A recently awarded National Institutes of Health (NIH) grant will help integrate existing structural biology resources at the ALS to better serve users. The funds will help establish a centralized collaborative mechanism, called ALS-ENABLE, that will guide users through the most appropriate routes for answering their biological questions. Read more »
The bacterium, H. modesticaldum, is thought to have a photosynthetic reaction center resembling the earliest common ancestor of all photosynthesis complexes. Its molecular structure has now been solved, providing insight into the evolution of photosynthesis and how nature optimized light-driven energy collection. Read more »
Curved β sheets are basic building blocks of many protein cavities that, by serving as binding sites for other molecules, are essential to protein function. β-sheet curvature can now be controlled with atomic-level accuracy, opening the door to custom-designed sites capable of entirely new functions.
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A noncanonical amino-acid (NCAA) complex has been found to drive the self-assembly of a computationally designed protein. Bpy-ala, which is “noncanonical” because it’s not among the 20 amino acids that occur naturally, has useful properties that could be used to generate novel photoactive proteins. Read more »
The structures of proteins controlling calcium-ion transport through cell membranes have been revealed, bound to two drugs known as calcium channel blockers. The discovery might accelerate the development of safer and more effective drugs for treating cardiovascular disorders such as high blood pressure, chest pain, and irregular heartbeat.
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Designed proteins containing hydrogen-bonding modules have been validated by crystallography and SAXS. The ability to design synthetic molecules that combine the specificity of DNA-like binding with protein function opens up huge opportunities for the fields of synthetic biology and materials science. Read more »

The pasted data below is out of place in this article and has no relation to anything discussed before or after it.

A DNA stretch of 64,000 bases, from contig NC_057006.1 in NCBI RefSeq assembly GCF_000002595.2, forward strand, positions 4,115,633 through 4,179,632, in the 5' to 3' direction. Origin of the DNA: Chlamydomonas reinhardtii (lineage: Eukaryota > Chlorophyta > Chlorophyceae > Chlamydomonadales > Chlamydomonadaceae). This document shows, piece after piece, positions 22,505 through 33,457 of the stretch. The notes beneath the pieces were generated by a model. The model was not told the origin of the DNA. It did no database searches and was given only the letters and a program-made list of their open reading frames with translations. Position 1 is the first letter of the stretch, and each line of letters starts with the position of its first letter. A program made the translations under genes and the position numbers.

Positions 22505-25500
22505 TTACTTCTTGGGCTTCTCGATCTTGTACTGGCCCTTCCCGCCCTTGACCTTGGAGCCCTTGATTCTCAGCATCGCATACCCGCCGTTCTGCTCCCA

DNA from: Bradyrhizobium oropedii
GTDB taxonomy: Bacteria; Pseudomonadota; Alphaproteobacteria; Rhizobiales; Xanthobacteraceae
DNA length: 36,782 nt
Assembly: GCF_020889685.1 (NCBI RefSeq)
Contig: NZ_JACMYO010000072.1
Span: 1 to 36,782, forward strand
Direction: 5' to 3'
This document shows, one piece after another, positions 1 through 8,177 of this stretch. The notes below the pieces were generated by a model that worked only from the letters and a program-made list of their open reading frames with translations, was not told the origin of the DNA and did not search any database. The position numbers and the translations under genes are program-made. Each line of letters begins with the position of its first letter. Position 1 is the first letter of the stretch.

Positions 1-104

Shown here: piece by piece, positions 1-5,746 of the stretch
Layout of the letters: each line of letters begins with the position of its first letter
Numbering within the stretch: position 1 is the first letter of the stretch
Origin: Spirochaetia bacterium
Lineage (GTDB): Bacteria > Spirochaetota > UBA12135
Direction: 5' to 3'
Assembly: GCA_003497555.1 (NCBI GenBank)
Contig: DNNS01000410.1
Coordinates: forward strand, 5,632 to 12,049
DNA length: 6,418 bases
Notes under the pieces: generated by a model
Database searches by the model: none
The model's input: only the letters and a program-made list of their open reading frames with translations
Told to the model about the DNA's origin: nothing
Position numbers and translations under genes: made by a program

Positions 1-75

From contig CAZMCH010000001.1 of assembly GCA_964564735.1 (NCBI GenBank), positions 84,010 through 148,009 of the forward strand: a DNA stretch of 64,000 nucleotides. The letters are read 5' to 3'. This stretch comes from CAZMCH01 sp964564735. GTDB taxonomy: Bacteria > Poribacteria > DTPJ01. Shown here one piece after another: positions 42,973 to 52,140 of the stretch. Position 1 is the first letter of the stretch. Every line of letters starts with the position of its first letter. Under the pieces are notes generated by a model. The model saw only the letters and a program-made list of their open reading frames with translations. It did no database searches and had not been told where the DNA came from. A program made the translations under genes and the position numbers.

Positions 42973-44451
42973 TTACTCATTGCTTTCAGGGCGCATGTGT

Scientists have identified and validated a novel approach to reducing lignin in plants by tweaking a key lignin enzyme. Their technique could help lower the cost of converting biomass into carbon-neutral fuels to power cars and other sustainably developed bio-products. Read more »
Researchers have published a landmark study that used both crystallography and SAXS to validate computationally designed structures of novel proteins with repeated motifs. The results show that the protein-folding universe is far larger than realized, opening up a wide array of new possibilities for biomolecular engineering. Read more »
Scientists working at the ALS recently solved the crystallographic structures of several amine transporters in an effort to better understand why the human brain responds to chemicals like dopamine and serotonin. What they found will help in the design of drugs to treat many neurological diseases, and may also lead to a better understanding of how addiction to abused drugs such as cocaine can be managed. Read more »
Neurotransmitter receptor proteins are critical to learning and memory. Mutations are associated with neurological and neuropsychiatric conditions including Alzheimer’s, epilepsy, and autism. Structures of two such receptors, solved by x-ray crystallography, provide a blueprint for the development of therapeutics.
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